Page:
Los Angeles Is the Latest (and Largest) California Jurisdiction to Require Face Coverings


On April 7, 2020, the City of Los Angeles joined a growing number of jurisdictions in California to order essential workers (including some public entity employees) and members of the public to wear face coverings.  The Los Angeles City Order follows similar orders from other jurisdictions across the state, including the Counties of San Diego, Riverside, San Bernardino, and the City of Carson, among others.  We anticipate that additional jurisdictions will adopt similar orders in the coming days and weeks.  Please note that the various State, County, and City Public Health Orders are constantly changing.  For the most up to date information, consult your legal counsel at AALRR.

The Los Angeles Order

Los Angeles City Mayor Eric Garcetti’s face-covering order (the “Los Angeles Order”) goes into effect at 12:01 AM on this coming Friday, April 10, 2020.  It requires workers and employees at many businesses that interact regularly with the public to wear face coverings while in business facilities.  Covered businesses include grocery stores, restaurants, hotels, taxis and ride sharing services, hardware and building supply stores, construction and maintenance workers like plumbers, electricians, exterminators, and janitors, and  organizations that provide food and services to the economically disadvantaged.  For a full list of the types of businesses covered by the order, click here.

The Los Angeles Order only applies to specified subsections of businesses performing Essential Activities and exempt under section 5(vii) of the Los Angeles Safer At Home Emergency Order.  Among the businesses not covered by the new Los Angeles Order and which are not required to comply with the face-covering requirements include those involved in healthcare, food cultivation (including farming, livestock and fishing), television, radio, newspaper, and other journalism, gas stations, auto part supply and repair, banks and other financial institutions, mailing and shipping, education, utility companies, professional services such as legal and accounting services, military and defense contractors, and businesses that provide support, services, or supplies to other essential businesses, unless specifically covered otherwise.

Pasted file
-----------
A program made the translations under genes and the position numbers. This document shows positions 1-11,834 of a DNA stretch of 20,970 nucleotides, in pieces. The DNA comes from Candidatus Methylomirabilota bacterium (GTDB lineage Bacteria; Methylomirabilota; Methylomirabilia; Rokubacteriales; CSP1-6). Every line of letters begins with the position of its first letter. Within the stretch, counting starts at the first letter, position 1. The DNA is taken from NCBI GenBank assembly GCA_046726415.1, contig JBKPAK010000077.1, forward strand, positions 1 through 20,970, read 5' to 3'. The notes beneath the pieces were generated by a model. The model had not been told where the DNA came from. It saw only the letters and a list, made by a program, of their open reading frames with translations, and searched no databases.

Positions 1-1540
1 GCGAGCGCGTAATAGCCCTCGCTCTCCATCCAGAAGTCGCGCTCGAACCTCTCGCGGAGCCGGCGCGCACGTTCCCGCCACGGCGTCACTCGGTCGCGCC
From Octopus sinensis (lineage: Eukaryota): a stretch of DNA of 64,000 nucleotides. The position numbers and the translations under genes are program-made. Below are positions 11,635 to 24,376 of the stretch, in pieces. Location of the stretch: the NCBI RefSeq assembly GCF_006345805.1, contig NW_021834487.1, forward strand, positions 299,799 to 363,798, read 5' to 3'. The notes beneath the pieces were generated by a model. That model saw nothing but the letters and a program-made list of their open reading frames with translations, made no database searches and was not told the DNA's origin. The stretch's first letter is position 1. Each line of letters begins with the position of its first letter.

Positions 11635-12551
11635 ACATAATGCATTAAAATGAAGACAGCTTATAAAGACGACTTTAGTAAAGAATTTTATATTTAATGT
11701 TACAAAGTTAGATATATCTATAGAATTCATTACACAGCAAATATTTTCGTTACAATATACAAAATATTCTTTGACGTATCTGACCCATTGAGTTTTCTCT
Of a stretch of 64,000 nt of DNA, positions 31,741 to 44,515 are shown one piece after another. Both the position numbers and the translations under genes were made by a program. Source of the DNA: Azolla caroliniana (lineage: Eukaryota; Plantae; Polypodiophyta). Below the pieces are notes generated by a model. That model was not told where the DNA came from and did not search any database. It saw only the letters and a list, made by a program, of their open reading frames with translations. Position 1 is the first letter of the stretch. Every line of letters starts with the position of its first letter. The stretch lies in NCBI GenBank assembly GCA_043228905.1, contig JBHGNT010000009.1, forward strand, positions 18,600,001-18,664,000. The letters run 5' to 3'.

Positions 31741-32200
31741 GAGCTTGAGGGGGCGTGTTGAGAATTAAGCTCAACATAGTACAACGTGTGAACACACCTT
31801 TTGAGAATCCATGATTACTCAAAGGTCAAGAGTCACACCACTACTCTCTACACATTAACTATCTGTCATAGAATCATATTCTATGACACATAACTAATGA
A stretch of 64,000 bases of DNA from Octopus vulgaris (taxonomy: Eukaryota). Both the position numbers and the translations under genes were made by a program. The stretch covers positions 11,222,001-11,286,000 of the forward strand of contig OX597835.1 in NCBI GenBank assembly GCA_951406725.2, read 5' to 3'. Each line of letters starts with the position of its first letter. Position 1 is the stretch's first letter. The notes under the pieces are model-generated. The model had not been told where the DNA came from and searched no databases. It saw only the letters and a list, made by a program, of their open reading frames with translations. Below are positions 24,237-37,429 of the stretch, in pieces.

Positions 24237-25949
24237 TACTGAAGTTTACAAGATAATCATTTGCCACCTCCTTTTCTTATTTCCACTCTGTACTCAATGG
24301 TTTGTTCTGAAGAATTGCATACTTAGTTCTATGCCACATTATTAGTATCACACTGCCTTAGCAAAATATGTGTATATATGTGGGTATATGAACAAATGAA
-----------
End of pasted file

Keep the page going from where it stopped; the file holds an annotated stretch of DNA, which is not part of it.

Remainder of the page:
Construction projects which qualify for the Essential Infrastructure exemption are also excluded from the Los Angeles Order.

The Los Angeles Order does not apply to employees of government agencies “working within the course and scope of their public service employment.”  Nor does it apply to educational institutions -- including public and private K-12 schools, colleges, and universities.

The face coverings may be non-medical grade.  Employers must provide the face coverings to employees at the employer’s expense. 

Employers must also permit their employees to wash their hands at least every 30 minutes, and must provide the facilities, including soap or sanitizing agents, for them to do so.  Employers must also implement social distancing measures for customers, visitors, and employees that provide a six-foot buffer between individuals to the extent possible.